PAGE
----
The majority of sarcomas arise during childhood and adolescence. The most common types of sarcoma are osteosarcoma, rhabdomyosarcoma, and Ewing sarcoma, although a variety of other bone and soft tissue sarcomas occur in the pediatric age group. Treatment for sarcomas includes repeated cycles of chemotherapy leading to brief (∼7 days) but profound neutropenia, and local control of the tumor, which may involve surgical resection or XRT. Advances in surgical techniques have led to increased use of endoprosthetic reconstruction rather than amputation of affected limbs. Although this approach preserves anatomy and some function, the risk of infection associated with allograft or prosthetic placement is high and constitutes the primary mode of reconstructive failure for pediatric patients. Soft tissue infections occur in up to 50% of limb salvage procedures, and infection of the prosthesis occurs in 8% to 18% depending on prosthetic material, location, and immunologic and nutritional status of the patient. Treatment of an endoprosthetic infection is complex and often requires a combination of surgical debridement and prolonged antimicrobial therapy. In rare cases, amputation is required to definitively manage endoprosthetic infections.
Children with bone and soft tissue sarcomas are treated with highly emetogenic chemotherapy which, combined with disability related to tumor location, frequently results in malnutrition and prolonged deconditioning. These factors increase the risk for and complicate infections that occur in patients with sarcoma. Supportive care in the form of nutritional support and physical therapy are paramount to infection prevention.
Wilms tumor is the most common renal tumor of childhood. Staging is based on histology, location, metastasis, and surgical outcomes, and treatment intensity increases with higher-stage disease. Treatment consists of low-intensity chemotherapy that rarely causes profound neutropenia, surgery, and occasionally XRT. Infectious complications in children with Wilms tumor are rare.
Hepatoblastoma is a liver tumor that arises in infancy and early childhood. It is a chemotherapy-sensitive tumor with very good survival rates. Children are treated with a combination of surgical resection and adjuvant chemotherapy. If the primary tumor is unresectable, patients may undergo liver transplantation, which occurs in approximately 20% of cases. For these children, infectious risks are largely those affected by solid organ transplantation (see Chapter 1 ). Infectious complications are uncommon in cases of hepatoblastoma without liver transplant.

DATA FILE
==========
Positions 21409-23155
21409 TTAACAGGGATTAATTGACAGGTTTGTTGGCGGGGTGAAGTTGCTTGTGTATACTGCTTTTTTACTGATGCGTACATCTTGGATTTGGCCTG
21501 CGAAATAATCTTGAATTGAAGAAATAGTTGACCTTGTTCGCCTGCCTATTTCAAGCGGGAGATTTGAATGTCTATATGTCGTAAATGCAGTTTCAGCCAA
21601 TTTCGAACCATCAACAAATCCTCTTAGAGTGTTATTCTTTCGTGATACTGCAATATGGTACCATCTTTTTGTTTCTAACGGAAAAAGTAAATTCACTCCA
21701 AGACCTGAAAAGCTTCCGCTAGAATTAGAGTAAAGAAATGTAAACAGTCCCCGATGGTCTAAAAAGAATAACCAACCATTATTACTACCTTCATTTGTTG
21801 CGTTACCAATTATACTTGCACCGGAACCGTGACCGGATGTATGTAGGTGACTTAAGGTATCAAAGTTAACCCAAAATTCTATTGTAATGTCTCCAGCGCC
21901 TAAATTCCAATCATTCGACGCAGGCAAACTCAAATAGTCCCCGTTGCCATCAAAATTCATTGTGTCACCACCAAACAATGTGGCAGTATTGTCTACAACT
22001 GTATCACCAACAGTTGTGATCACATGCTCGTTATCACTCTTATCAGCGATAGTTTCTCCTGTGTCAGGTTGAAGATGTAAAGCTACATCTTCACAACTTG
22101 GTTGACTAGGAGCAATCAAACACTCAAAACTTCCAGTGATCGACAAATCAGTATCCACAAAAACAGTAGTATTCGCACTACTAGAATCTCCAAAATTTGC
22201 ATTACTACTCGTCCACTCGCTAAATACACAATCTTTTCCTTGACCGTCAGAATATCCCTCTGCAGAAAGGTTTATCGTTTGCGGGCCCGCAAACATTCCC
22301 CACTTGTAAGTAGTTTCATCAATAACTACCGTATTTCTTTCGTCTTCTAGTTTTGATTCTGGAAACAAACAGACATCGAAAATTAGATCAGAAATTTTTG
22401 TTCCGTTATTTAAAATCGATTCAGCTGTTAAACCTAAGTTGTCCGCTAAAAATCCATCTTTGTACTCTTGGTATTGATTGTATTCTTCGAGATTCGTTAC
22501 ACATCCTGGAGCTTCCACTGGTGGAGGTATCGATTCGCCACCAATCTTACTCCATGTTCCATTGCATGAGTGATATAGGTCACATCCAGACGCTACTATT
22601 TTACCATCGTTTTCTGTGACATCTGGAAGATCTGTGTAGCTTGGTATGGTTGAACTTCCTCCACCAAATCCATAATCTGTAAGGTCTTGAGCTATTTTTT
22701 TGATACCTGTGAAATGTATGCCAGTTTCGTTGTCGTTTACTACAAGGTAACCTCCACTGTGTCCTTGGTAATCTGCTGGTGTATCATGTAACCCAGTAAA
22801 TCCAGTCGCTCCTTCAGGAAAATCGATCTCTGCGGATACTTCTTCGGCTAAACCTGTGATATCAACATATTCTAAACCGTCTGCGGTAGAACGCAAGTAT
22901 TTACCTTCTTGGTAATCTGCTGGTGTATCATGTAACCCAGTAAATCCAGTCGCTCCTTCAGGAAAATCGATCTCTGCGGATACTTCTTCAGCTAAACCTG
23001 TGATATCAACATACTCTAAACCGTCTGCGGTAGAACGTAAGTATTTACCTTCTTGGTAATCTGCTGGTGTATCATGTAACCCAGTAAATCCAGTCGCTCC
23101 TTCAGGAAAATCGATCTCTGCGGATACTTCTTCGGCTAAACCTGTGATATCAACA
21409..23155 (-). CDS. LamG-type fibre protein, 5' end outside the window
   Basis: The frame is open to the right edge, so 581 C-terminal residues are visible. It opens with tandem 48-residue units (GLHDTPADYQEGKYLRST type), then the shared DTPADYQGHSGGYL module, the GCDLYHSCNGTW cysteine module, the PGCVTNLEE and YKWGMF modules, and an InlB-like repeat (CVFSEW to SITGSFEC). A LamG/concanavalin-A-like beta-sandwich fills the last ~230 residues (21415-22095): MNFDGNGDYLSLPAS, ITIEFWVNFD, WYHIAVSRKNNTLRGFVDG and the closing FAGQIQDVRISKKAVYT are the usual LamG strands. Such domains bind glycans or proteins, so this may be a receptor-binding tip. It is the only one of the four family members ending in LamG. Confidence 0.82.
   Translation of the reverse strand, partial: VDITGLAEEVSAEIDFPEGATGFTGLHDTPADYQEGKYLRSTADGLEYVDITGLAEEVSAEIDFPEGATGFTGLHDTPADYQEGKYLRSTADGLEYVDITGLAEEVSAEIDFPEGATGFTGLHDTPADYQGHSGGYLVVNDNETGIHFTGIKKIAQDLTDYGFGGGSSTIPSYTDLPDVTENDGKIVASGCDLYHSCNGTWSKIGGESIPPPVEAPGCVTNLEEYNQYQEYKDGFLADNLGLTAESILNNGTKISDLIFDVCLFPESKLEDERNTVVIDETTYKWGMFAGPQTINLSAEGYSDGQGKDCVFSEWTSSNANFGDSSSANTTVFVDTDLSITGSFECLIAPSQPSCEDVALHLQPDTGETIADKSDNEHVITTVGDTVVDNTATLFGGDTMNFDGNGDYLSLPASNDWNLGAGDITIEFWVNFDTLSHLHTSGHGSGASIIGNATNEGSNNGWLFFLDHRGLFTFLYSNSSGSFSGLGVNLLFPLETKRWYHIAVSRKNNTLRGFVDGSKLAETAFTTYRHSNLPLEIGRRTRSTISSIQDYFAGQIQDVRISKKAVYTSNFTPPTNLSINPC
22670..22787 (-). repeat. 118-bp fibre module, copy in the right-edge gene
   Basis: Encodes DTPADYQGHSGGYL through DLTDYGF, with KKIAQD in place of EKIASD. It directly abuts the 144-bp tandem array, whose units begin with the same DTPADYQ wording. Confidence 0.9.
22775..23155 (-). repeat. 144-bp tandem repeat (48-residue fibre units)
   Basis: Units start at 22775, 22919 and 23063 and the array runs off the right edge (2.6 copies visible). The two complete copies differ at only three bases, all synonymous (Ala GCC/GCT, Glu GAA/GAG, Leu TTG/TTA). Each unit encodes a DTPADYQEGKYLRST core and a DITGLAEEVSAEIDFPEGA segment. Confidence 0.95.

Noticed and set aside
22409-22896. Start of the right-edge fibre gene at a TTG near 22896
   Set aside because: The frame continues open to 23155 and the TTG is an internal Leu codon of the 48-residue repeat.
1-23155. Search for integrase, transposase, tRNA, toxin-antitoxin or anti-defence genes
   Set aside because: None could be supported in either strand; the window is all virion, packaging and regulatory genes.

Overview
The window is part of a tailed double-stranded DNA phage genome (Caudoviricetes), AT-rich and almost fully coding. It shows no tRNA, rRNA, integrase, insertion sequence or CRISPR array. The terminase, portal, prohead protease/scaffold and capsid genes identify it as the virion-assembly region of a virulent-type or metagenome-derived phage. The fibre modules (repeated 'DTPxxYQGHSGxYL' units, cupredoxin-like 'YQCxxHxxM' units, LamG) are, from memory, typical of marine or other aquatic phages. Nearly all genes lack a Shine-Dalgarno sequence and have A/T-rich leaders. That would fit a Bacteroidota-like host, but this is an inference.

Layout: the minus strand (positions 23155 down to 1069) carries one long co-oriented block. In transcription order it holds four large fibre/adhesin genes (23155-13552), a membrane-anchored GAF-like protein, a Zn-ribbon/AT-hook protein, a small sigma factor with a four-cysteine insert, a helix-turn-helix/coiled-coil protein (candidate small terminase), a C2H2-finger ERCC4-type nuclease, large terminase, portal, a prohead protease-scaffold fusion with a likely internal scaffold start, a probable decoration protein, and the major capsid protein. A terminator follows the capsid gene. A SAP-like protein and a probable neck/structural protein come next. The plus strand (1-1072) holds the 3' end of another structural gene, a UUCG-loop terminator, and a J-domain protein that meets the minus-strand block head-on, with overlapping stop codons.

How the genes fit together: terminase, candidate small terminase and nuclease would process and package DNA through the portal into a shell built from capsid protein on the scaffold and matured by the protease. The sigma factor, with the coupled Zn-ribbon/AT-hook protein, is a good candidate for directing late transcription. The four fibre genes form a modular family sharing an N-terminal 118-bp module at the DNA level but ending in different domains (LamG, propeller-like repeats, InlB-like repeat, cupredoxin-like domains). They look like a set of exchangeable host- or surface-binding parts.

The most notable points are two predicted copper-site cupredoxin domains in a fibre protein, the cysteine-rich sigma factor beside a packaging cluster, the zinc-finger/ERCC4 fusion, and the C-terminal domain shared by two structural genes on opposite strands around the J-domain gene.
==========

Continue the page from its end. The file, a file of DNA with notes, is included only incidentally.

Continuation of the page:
Infectious risks associated with anticancer therapies
Children with cancer who are treated with conventional cytotoxic and myelosuppressive chemotherapy are at an increased risk of febrile neutropenia, invasive infections, and infection-related mortality. The goal of conventional chemotherapy during the induction or neoadjuvant phase in many pediatric cancers is to rapidly eradicate tumor cells to a clinically undetectable state termed remission. Optimization of chemotherapy dose intensity has resulted in improved cure rates and survival; however, the side effects of conventional chemotherapy occur as a result of lack of specificity for cancer cells and an unavoidable impact on rapidly dividing healthy cells. Thus the design of chemotherapy doses and treatment schedules requires a balance between destroying cancer cells and sparing healthy cells to avoid significant morbidity and mortality. Common side effects of conventional chemotherapy include myelosuppression and damage to mucosal barrier integrity, both of which significantly predispose patients to infection and associated morbidity and mortality.